The Oxford Museum
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The Oxford Museum
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- Oxford, University of Oxford, Museum, Science Museum, Natural History Museum, Geology Museum, history of science, evolution, dinosaurs, Darwinism, Henry Acland, John Ruskin, gothic revival, gothic architecture, Victorian architecture, stonework
Henry W. Acland and John Ruskin.  The Oxford Museum (2010 facsimile by Euston Grove Press). ISBN 9781906267193.
A guided tour through key architectural and design philosophies underpinning the Oxford Museum of Natural History by Henry Acland, who played a key role in the design of the new university science museum in the 1850s. The museum is famous as an architectural wonder, a cathedral to science. The building is famous for the over-imagined skirmish, the Huxley-Wilberforce debate (an event at the 1860 meeting of the British Association for the Advancement of Science, held in Oxford that year to commemorate the museum’s opening.)
In this short book, Acland describes his expectations for the building, nearing completion while he wrote. He also discusses its famous connection to the “Gothic revival” in British Victorian architecture and why it was so important to leave behind its neo-classical predecessor. While guiding readers through some of the building’s chief features, Acland leaves no doubt this was a project meant to combine nature and God; reverence and rigour.
It’s a vision of science and religion that’s largely forgotten today.
Acland appends two 1858-59 letters from John Ruskin. In this correspondence, the great advocate of Gothic design elaborates some of the core principles of that architectural style and design concept, then relates Gothic to Oxford’s museum. This is a superb summary of Gothic Revivalism. Ruskin summarised his ideas in The Nature of Gothic, itself a quick summary of his book, The Stones of Venice.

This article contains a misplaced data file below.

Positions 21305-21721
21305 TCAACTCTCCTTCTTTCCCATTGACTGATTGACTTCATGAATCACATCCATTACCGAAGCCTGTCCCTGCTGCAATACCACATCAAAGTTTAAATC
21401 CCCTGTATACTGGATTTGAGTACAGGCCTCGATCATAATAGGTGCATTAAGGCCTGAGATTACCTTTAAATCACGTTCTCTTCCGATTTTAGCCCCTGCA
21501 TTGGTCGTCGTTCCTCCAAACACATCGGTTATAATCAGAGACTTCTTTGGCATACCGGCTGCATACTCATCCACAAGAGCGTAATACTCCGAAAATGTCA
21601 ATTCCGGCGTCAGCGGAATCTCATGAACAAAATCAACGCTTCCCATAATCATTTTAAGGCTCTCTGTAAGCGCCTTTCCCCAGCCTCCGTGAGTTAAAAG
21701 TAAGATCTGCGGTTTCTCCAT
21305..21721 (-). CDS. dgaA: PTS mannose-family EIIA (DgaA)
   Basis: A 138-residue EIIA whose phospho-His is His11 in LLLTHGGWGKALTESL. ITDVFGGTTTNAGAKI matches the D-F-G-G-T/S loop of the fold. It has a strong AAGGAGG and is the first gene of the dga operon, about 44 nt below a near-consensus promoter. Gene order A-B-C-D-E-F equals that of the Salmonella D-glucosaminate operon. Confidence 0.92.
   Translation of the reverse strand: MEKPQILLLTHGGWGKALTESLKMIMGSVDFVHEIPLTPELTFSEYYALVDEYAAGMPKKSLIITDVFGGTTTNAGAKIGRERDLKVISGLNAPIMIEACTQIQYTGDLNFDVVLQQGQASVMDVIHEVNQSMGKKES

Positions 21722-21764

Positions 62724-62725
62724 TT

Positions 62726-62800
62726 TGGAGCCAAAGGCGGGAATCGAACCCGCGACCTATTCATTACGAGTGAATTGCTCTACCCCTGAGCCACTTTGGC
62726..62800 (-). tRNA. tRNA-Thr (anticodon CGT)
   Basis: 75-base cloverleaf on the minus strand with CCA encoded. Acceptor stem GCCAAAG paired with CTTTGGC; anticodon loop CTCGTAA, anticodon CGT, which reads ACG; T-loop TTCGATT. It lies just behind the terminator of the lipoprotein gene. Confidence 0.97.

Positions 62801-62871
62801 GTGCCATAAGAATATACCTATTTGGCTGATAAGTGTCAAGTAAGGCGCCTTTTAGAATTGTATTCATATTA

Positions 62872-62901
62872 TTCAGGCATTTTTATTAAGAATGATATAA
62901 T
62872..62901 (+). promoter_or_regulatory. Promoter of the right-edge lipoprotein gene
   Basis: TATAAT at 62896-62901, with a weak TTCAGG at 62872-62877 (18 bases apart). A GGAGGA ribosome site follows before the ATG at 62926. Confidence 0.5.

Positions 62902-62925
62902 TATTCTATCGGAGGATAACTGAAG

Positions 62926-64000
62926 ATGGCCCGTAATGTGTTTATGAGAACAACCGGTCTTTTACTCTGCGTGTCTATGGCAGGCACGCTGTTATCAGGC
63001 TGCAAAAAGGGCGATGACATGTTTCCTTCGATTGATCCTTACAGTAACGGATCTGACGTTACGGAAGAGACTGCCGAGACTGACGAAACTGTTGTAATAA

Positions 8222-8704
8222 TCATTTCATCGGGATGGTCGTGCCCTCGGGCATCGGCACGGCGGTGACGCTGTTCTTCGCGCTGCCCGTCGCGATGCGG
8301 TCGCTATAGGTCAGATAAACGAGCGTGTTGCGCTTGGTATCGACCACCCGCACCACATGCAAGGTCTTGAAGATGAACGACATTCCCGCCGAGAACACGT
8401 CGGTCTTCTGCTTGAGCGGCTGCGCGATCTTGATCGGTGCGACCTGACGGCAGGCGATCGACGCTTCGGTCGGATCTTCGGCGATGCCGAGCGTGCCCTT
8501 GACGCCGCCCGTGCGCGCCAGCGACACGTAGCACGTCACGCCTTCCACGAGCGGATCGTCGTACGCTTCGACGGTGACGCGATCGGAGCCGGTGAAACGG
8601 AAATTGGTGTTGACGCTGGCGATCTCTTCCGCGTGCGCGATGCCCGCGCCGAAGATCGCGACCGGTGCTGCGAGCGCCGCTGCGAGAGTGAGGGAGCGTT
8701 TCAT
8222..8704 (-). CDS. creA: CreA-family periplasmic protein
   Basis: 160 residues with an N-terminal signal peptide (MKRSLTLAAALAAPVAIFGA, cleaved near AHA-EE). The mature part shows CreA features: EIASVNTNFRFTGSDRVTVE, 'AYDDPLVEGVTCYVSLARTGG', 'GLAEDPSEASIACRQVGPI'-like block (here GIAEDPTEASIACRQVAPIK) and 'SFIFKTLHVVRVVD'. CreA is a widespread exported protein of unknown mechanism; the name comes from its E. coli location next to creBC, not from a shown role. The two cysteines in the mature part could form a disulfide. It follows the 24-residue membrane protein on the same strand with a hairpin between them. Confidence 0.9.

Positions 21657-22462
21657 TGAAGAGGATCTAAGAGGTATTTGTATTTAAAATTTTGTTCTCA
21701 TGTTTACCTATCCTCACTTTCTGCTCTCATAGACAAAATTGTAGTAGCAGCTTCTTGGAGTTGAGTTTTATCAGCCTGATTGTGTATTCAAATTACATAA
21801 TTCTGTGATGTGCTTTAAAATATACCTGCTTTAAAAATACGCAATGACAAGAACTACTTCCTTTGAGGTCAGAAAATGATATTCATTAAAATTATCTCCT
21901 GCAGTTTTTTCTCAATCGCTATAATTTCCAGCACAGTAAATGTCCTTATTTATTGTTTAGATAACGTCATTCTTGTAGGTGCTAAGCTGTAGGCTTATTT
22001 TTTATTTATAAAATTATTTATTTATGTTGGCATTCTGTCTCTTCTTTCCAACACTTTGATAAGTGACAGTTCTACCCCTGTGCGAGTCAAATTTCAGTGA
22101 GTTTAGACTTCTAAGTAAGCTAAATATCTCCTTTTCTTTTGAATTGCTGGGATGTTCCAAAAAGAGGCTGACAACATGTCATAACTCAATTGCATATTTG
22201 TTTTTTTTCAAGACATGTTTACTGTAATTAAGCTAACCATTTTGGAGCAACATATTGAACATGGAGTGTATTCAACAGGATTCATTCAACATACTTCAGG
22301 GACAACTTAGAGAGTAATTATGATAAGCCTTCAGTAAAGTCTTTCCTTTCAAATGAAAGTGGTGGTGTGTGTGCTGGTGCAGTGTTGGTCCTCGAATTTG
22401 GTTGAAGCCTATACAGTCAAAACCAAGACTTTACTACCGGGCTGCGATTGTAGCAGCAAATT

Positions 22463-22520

Acland also adds 1859 correspondence from John Phillips, describing plans to integrate geological materials into the building’s decorative features, such as the many columns, each chosen to sample a type of rock.
First published in 1859
To note: In the original edition, a folding map was inserted between pages 32-33. It is reproduced here on page 126, reduced, but as in the original. A modified, enlarged version appears in this facsimile on pages 124-125, with the key to references on page 123. Advertisements in the end papers of the original appear here on pages 119-122.
Three letters are appended to Acland’s text:
John Ruskin to Henry Acland, no date [1858/9]
John Ruskin to Henry Acland, 20 January 1858
John Phillips to Henry Acland, 21 January 1859
all photographs (front cover and interior pages) by Joe Cain
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